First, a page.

A team with a .667 winning percentage would win 108 games. It'd be one of the best teams in major-league history. A team with a .333 winning percentage would lose 108 games. It'd be one of the worst teams in major-league history. So when a good team plays a bad team in a three-game series, winning two out of three should be a good result. At least, it should be the expected result.
This is kind of stupid logic, akin to saying "if a player could go 2-for-4 every night, he'd be a Hall of Famer", but work with me.
At no point during the early innings tonight, when the Giants were down 4-0, did it seem like it was okay for the Giants to take two out of three against the 2012 Houston Astros. It was discouraging. It was frustrating. The Astros were making the Giants look silly, and I don't care if baseball can get weird, that's not okay. The Astros will be fine, eventually. But they sure as hell aren't fine right now, and there was no way to be okay with a loss, even in that ain't-baseball-a-stinker kind of way.
All I wanted was for the Astros to Astro up the joint for an inning or two. I wanted them to show the Giants-loving world what the difference was between a garden-variety terrible team and a team that can lose 90 games before September.
The middle innings inning were that perfect marriage of bad and cursed that every 100-loss team has to deal with. In the bottom of the sixth inning, Jimmy Paredes got thrown out at second with one out to take away a runner-on-third, one-out opportunity. It was a hilariously awful decision, the kind that you make playing a video game when you're still learning the controls. It might have cost the Astros an insurance run they could have used.
In the top of the seventh, Marco Scutaro hit a booming double with two outs. Pablo Sandoval hit a single that was an inch from being in Jose Altuve's glove, and an inch in the other direction from being a clean single that might have held Scutaro at third. Instead, it ticked off Altuve's glove, and Scutaro scored. That led to a wild pitch, which led to a Buster Posey intentional walk. That led to another wild pitch, which put two runners in scoring position. And Hunter Pence broke the tie with a single off his cuticles, a flip job that he can probably still feel in his pincers.
Amazing. There's so much bad luck and bad involved in all that, I almost felt bad for the Astros. Almost. Then I remember they scheduled a night game on a getaway day, when the Giants have a day game tomorrow. That helps me get over it.
Also: Suck it, Mike Scott.
Not worried about Vogelsong, and you shouldn't be either. What his latest mini-slump is reminding us is that he wasn't '68 Bob Gibson. No one is. For a while, Vogelsong was doing his dangedest to pretend he was there. But he was probably more than a little lucky. It's not a sin to point that out. He was leaving more runners on base than just about anyone in the league. That might be a Righetti-taught skill. But it seems like something that might vary from season to season.
Where Vogelsong's weird is that his string of dominance and stretch of regression are both so neat and easy to define. He was good -- so good, he put up 18 quality starts out of his first 19. That's insane. He hasn't been able to string together two consecutive quality starts out of the six since then. So it seems like he's hit a wall, or something's wrong. The endpoints are so easily identifiable.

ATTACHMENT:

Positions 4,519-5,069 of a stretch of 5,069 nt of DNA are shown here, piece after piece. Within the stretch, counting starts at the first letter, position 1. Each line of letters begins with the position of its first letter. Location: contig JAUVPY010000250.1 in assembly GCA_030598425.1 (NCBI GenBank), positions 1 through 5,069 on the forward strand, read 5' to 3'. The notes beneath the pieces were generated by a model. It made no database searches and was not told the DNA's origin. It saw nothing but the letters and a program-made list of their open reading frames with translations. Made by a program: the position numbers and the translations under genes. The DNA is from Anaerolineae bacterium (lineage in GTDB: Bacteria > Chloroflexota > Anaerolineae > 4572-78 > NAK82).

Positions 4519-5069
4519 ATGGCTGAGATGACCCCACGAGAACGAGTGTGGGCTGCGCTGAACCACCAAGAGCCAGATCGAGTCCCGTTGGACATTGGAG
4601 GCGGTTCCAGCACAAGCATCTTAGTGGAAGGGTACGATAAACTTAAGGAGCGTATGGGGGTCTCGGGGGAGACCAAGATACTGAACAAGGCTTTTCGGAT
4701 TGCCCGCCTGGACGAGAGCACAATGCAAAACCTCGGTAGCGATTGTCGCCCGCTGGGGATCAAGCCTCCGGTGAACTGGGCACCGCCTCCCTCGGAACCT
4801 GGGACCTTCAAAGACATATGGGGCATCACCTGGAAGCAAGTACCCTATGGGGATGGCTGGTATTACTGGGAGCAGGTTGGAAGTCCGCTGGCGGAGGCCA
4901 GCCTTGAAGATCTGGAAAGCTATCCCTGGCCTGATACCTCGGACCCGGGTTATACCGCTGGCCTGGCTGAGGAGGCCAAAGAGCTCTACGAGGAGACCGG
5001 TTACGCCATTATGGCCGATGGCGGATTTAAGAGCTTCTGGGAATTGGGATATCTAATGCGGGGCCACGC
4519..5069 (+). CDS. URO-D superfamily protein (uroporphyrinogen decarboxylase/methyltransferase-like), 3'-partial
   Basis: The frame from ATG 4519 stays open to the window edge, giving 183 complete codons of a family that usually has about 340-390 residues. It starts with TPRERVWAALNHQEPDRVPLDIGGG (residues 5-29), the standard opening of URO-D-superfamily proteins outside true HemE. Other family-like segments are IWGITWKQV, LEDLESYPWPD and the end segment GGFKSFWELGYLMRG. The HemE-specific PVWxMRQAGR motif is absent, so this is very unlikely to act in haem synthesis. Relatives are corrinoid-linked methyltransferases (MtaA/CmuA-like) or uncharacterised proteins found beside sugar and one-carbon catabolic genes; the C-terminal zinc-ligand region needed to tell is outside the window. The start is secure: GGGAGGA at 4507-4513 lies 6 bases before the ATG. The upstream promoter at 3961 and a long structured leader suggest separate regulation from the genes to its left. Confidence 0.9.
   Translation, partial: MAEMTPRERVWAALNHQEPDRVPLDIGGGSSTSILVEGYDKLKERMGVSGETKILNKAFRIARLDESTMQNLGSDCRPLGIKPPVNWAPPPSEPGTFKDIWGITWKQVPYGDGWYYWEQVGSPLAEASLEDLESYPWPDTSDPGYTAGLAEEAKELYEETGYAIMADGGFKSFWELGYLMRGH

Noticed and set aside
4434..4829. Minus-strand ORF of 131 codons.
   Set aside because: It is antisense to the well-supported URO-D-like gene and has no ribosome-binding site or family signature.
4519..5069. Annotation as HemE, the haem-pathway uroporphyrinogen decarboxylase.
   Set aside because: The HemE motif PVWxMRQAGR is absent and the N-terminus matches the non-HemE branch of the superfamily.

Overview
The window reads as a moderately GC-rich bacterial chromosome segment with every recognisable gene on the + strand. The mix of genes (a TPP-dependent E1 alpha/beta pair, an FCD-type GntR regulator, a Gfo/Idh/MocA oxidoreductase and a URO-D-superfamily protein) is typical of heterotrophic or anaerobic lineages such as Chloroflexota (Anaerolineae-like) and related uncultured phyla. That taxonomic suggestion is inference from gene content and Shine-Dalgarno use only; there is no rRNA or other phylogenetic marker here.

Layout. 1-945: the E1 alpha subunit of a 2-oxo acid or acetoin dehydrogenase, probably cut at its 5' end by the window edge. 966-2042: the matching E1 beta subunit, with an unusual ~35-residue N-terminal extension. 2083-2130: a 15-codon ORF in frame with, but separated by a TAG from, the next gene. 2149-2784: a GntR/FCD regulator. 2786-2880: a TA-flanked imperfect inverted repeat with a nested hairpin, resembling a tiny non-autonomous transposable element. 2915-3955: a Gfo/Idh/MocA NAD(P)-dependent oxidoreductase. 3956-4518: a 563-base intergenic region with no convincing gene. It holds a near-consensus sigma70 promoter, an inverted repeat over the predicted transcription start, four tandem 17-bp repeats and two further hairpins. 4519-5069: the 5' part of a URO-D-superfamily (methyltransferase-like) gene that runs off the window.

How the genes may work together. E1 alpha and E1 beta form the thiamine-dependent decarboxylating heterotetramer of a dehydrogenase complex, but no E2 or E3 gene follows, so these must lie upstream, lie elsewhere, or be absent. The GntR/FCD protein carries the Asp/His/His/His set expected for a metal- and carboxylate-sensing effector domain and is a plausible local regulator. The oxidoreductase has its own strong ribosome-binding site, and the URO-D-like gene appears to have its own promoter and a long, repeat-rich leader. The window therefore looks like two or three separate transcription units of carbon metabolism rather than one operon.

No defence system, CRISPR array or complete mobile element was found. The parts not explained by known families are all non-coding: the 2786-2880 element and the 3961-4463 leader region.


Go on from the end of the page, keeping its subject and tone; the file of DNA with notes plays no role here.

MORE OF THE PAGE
But he seemed like the same Vogelsong tonight. Grinding, grinding, grinding, always trying to curl the two-seamer around the corner of the plate. He left a few pitches up -- more than he usually does, for sure -- but this start wasn't that much different than, say, his June win against the Dodgers. The results were worse from an earned-runs perspective, but he's still a heckuva pitcher. Not weirded out by this stretch at all.
The nadir of the night was the bases-loaded, no-out situation for the Giants in the top of the second. Gregor Blanco had a pretty bad at-bat, but I'll grant him some leniency because that was the only at-bat in the game that the home-plate umpire decided to call the high strike. With a 0-1 count, though, Brandon Crawford swung at a 58-foot curve. I would have walked out there, grabbed Crawford by the ear, and led him off the field like a bitter, 1800s schoolmarm. Joaquin Arias would have been the pinch-hitter, even if the at-bat was already in progress.
I'd be such a horrible manager. But it would be entertaining!
There's some clamoring on the talk-radio circuit for more Joaquin Arias. He really is the cowbell of feckless middle infielders, you know. And my first inclination is to laugh at the clamoring. Silly clamoring.
Obviously Arias isn't this good. But I'll say this: Crawford sure is picking a crappy time to slump. After his nine-game hitting streak, he's four for his last 26, with a walk and four strikeouts. And he's looking bad doing it.
Meanwhile, Arias is stroking double after double, dinger after dinger, and looking like he was as a top prospect this spring instead of seven years ago.
I'd still give Crawford the edge because of his defense -- it's really that good -- but Arias is making it close right now. I believe in hot streaks. I don't believe in the ability of the human brain to tell the difference between hot streaks and random variance. But Joaquin Arias is like Derek Jeter without the smarm right now. I could go for a gift basket right now. So could Bochy. I wouldn't blame him for going for it, even if it's not the decision I'd make.
When Belt and Pence are hitting at the same time, and hitting back-to-back, it's like a big ol' lineup spider. Eight limbs flailing, coming straight at you. Pointy fangs, venom, and hits all over the place. It's fun to watch when it's going right.